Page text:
- “paper cups lined with wax (rather than plastic) are compostable and can be included in your CompostNow bin”
- “most fast food cups are lined with plastic and are therefore not compostable.”
- “The paper bags fast food comes in are compostable, as well as paper materials like burger wrappers and paper fry bags!”
- “frozen food boxes are not compostable because the majority of them contain a thin line of plastic on the inside to keep things secure”
- “Both paper grocery bags and newspaper are compostable, but should be recycled if possible. If they are soiled with food/liquids and are not able to be recycled, they can be composted!”
- (re: shredded paper): “As long as the paper is plain computer paper and is not glossy/coated, it is fine to include in your carts!”
Watch the video from the Jan. 12 UPC Earth Care Sunday School class: Karin Mills & Linda Bourne, aka “Trashy Women”: “Composting, Recycling & Caring for Creation”
Read Why is better waste management and composting important to your faith organization? by Karin Mills & Linda Bourne
Like the “Trashy Women” on Facebook to receive their informative, inspirational and often hilarious posts!: facebook.com/KarinAndLindaGoGreen
Visit “Compost At Home” provided by Orange County Solid Waste Management
Composting at Second Sunday Lunch!
A 2017 study revealed that 78% of Orange County’s “trash” sent to the landfill was not trash at all. Almost 50% was compostable!
At Second Sunday Lunches, we’ve been throwing all of our plates, cups, napkins, utensils and food waste into trash cans destined for the dumpster and landfill. In September, we generated three enormous bags of trash totaling 82 pounds.
At the October 13 Second Sunday Lunch, UPC’s Earth Care Team collected 56 pounds of compostable plates, cups, utensils, napkins, and food waste, leaving only two pounds of lunch trash for the dumpster and landfill! Compare this to the 82 pounds of trash we sent to the landfill from September’s Second Sunday Lunch, when we did not compost! What a difference!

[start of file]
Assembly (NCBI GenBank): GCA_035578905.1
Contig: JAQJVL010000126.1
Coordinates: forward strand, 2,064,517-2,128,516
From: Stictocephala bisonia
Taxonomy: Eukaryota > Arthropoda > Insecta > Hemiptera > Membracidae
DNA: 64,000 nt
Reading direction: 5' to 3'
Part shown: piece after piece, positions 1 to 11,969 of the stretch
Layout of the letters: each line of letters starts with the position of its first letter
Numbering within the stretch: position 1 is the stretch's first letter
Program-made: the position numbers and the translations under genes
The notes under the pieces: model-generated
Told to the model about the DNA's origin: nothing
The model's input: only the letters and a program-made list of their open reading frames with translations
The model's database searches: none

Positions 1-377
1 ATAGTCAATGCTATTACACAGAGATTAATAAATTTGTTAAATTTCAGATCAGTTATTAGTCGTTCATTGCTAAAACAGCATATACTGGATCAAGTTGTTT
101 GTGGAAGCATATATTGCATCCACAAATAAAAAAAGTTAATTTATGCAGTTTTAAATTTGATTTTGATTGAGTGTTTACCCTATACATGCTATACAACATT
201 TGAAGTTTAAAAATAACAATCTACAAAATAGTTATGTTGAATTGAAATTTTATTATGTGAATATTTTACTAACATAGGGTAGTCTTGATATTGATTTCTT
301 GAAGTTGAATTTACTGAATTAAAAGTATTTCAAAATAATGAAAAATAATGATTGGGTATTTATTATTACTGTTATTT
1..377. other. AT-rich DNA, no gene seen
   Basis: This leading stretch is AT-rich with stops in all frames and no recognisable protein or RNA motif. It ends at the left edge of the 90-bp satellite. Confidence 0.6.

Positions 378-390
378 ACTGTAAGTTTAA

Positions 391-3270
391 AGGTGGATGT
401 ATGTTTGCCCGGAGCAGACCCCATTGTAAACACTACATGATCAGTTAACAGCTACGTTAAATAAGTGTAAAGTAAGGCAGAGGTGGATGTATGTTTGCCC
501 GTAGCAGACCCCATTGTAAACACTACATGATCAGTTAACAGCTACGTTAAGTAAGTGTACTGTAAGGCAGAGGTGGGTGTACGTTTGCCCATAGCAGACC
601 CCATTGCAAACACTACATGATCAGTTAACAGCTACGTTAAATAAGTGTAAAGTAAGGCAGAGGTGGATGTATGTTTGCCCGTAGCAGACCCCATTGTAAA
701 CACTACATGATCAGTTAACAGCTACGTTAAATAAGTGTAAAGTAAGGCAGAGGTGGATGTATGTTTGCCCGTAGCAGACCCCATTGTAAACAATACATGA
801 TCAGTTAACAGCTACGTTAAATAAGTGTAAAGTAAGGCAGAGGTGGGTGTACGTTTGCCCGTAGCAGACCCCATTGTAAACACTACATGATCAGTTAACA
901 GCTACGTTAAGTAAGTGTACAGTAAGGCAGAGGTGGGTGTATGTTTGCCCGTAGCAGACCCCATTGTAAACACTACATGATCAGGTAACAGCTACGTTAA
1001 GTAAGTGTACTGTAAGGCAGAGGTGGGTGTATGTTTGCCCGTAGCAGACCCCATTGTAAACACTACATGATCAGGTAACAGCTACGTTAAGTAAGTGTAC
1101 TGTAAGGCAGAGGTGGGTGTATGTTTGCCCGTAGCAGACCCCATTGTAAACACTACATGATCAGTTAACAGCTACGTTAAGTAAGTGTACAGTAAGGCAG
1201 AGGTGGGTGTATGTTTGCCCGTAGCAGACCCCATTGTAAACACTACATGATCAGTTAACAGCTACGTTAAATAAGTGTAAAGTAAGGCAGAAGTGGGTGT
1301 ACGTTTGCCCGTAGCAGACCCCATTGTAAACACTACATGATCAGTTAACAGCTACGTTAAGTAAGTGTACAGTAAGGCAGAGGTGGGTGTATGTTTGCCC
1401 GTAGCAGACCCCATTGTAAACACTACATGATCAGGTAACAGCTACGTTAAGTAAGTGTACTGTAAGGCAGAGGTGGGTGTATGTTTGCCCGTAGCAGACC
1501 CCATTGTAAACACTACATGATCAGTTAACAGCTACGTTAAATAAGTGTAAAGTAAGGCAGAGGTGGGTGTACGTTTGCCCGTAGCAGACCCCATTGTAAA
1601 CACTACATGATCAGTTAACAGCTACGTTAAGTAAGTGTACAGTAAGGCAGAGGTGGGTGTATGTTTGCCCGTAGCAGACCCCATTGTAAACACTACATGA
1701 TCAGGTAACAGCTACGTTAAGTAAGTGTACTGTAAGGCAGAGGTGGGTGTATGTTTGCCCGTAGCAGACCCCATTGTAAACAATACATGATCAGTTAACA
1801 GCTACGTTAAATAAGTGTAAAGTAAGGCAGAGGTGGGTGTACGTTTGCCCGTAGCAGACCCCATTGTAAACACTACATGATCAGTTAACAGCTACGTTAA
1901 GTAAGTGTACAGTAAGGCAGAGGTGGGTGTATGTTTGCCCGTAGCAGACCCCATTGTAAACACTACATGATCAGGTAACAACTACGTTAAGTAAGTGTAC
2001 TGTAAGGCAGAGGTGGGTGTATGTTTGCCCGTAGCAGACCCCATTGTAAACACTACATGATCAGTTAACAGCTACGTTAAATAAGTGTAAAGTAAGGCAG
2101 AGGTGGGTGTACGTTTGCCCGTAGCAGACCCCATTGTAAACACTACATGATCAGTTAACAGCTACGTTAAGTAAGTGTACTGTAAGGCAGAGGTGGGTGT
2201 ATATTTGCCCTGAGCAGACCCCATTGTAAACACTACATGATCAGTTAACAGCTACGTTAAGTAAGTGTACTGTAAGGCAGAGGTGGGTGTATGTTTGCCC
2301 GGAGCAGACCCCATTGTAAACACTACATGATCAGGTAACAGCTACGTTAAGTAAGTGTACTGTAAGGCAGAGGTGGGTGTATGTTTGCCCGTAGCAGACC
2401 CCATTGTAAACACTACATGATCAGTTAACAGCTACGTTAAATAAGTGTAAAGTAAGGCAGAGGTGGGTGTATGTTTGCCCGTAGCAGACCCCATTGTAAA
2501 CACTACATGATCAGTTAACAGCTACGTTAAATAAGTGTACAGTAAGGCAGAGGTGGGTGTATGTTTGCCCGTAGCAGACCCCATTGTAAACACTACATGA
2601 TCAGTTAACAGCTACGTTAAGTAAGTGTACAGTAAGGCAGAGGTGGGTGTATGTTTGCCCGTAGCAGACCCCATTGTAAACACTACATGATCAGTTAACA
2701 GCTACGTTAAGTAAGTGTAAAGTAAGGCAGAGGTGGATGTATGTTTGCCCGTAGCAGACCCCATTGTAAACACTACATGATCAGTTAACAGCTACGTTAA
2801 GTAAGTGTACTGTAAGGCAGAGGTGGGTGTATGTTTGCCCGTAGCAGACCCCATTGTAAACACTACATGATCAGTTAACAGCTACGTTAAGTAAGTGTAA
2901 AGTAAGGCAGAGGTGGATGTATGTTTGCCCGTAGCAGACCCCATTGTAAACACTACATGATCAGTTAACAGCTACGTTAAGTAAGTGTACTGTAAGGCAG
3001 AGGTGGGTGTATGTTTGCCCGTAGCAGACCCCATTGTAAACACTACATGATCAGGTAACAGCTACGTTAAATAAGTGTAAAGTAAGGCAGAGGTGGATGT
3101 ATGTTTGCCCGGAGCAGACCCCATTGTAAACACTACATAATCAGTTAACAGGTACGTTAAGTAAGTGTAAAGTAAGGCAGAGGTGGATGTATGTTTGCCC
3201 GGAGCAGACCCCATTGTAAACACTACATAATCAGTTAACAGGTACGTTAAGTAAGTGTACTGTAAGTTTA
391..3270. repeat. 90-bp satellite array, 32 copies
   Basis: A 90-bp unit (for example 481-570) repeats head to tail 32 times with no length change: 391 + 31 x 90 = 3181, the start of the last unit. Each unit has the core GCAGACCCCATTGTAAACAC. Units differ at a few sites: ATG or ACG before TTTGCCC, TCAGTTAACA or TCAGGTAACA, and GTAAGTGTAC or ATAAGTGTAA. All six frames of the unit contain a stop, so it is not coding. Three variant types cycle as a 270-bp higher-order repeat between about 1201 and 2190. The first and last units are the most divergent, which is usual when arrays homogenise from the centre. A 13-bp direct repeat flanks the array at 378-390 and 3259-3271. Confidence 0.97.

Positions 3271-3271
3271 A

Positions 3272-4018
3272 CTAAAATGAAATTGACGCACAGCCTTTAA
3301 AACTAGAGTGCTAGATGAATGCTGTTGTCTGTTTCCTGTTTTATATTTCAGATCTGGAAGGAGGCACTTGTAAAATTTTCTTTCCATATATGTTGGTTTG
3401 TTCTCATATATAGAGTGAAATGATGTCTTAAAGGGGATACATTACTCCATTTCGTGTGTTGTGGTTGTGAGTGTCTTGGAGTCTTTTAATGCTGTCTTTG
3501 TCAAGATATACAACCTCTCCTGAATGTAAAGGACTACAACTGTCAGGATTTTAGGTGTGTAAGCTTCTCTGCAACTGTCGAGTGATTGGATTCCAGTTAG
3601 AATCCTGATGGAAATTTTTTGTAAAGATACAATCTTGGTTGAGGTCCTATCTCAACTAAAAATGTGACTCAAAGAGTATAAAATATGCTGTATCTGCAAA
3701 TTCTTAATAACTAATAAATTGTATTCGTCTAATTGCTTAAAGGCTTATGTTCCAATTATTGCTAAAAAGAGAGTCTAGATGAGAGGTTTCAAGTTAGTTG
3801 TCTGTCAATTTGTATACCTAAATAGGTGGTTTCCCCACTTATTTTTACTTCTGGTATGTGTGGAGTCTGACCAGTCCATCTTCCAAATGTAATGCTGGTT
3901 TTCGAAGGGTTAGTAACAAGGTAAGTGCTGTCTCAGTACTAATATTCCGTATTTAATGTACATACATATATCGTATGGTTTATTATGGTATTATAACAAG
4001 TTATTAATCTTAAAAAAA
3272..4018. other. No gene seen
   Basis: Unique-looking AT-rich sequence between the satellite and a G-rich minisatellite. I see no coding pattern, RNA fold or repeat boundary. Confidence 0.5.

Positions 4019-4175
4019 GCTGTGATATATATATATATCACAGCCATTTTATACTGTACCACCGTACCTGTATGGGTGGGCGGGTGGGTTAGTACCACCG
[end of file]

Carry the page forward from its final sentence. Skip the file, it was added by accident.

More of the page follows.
Coffee Mugs for Coffee on the Landing
Help us minimize our footprint by bringing your mug to church. We welcome donations of surplus clean mugs (traditional or travel) to leave at the coffee machine so that we can share with those who forget. After enjoying your warm beverage, take your mug home, wash it, and bring it back for a refill of coffee and fellowship the following week. Thank you for helping the church live out our Earth Care promise!
NC Interfaith Power & Light
NCIPL’s Advocacy Tookit: https://ncipl.org/advocacy-toolkit/
Join NCIPL’s Youth Leaders Initiative: https://ncipl.org/youth-leaders-initiative/
Participate in NCIPL’s Faith Climate Action Week: https://www.faithclimateactionweek.org
Your voice matters.
Write an op-ed or letter to the editor on the importance of environmental protection, creation care, and climate action. Use Scripture.
Call your senators and other elected officials. Hold your leaders accountable to this moral work. Vote with all of God’s creation in mind. Join us in lobbying at the NC General Assembly this May as a part of our annual Advocacy Day.
Sign on (either as a household or congregation) to Interfaith Power & Light’s “We’re Still In Paris” campaign: https://www.interfaithpowerandlight.org/were-still-in-paris/
Purchase Carbon Offsets:
Your financial support helps us empower NC youth in the work of climate justice, perform energy audits across the state, produce materials to aid faith communities in their sustainability work, perform lobbying visits in Raleigh and D.C. (largely regarding renewable energy), travel to congregations state-wide to preach and present, and so much more! Please consider donating as a congregation or individual. Thank you!
Bill Bray – Citizens’ Climate Lobby Presbyterians Action Team
PC(USA) action alert encouraging Presbyterians to “Take Action Now and tell your member of Congress to Support H.R. 763: The Energy Innovation and Carbon Dividend Act.” votervoice.net/PCUSA/Campaigns/68918/Respond
Join Citizens Climate Lobby (CCL): CitizensClimateLobby.org